Schoolchildren connect with the past during tour of war graves

War graves / Western Necropolis
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The stories behind Glasgow’s war graves are being marked this week.

Schoolchildren attended a special event at the Western Necropolis where a new information board was unveiled.

The event was part of the first-ever War Graves Week organised by the Commonwealth War Graves Commission (CWGC).

More than 350 First World War burials and 142 Second World War burials are marked at the cemetery in the north of the city.

Graves include more than 20 Canadian servicemen and even some Americans who had enlisted in Canadian units. 

A small plot in Section N is made up of Australian graves – the final resting place of men from farms, country towns and cities in Queensland, Victoria, or Western Australia. 

Many war graves in the cemetery date from the post-war era and represent people who died in the influenza, or ‘Spanish Flu’, pandemic.

To coincide with War Graves Week, CWGC launched a special postcode search function for its online war dead database at www.cwgc.org/wargravesweek.

Claire Horton CBE, director general of the CWGC, said: “We are delighted to be launching our first ever War Graves Week in Glasgow. 

“For us at the Commonwealth War Graves Commission, remembrance and the sharing and caring for World War heritage is a daily duty.

“We wanted to take a chance to help people to see that work in action and make a local discovery. 

“Many people already know about their family’s links to the World Wars, but all of us have somewhere we call home today, and those places have their own stories too. 

‘Fascinating’

“By simply entering your postcode on our website you can take the first step towards making a new connection. 

“We want people to share the stories they find and download a tribute for the men and women from their communities and display it in their window for War Graves Week. 

“Behind every name on a war grave or memorial is a human story waiting to be discovered and War Graves Week is the perfect opportunity to do just that.”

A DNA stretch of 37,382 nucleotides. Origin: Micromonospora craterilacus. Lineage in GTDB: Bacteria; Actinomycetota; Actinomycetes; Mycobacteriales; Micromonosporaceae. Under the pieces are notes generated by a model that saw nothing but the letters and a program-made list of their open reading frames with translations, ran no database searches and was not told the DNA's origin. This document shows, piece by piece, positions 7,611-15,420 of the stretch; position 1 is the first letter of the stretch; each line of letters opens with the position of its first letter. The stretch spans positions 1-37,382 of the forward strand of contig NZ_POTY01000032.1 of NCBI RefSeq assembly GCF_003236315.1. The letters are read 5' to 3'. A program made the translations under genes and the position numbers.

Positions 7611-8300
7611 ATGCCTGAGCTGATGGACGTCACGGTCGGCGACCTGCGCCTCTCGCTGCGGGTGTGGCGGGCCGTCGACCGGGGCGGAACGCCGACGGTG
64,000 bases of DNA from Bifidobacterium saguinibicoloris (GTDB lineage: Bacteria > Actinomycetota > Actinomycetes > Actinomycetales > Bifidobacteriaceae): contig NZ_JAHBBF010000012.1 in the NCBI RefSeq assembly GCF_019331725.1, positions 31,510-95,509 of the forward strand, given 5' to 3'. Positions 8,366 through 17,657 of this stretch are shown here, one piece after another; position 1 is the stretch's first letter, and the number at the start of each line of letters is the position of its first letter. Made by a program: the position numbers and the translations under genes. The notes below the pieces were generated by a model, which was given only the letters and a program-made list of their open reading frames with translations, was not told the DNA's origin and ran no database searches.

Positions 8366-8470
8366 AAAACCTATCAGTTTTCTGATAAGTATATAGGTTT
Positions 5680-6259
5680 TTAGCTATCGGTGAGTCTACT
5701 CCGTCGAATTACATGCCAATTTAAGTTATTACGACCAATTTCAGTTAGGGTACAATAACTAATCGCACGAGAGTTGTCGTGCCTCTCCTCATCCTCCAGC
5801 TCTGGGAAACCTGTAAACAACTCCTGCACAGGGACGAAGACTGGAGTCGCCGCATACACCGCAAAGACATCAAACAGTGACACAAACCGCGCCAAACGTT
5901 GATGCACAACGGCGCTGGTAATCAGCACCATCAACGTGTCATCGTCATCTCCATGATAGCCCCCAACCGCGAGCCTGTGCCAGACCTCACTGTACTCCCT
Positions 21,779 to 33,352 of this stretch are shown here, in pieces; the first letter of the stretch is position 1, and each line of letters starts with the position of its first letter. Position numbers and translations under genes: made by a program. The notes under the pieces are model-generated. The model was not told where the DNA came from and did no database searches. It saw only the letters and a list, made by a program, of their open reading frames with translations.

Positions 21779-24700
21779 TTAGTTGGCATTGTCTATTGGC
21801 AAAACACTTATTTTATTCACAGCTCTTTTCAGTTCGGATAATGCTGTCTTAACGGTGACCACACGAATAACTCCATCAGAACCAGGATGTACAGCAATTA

The Lord Provost of Glasgow, Philip Braat was joined by a P7 class from Cadder Primary School to share some of the fascinating stories of the men and women whose stories live on in Glasgow.

Lord Provost Philip Braat: “I was proud to represent my constituents today at the War Graves Week event in the Glasgow Western Necropolis. 

Lord Provost Philip Braat and pupils from Cadder Primary School

“We owe so much to the generations that came before us and what better way to pay tribute than to keep alive their stories in our own community. 

“I would encourage anyone to find out more about the men and women CWGC commemorates here in Glasgow and indeed around the world.”

‘Many people already know about their family’s links to the World Wars, but all of us have somewhere we call home today, and those places have their own stories too’

Claire Horton

The new postcode search contains the records of more than 400,000 World War personnel, whose CWGC war dead record includes a publicly listed address. 

Entering a postcode reveals the nearest street in which a war casualty was from – presenting an opportunity for people of all ages to welcome the memory of these men and women back to the streets where they lived.


  • A range of digital resources are available at www.cwgc.org/wargravesweek including the new search tool that highlights the World War casualties connected to your postcode.
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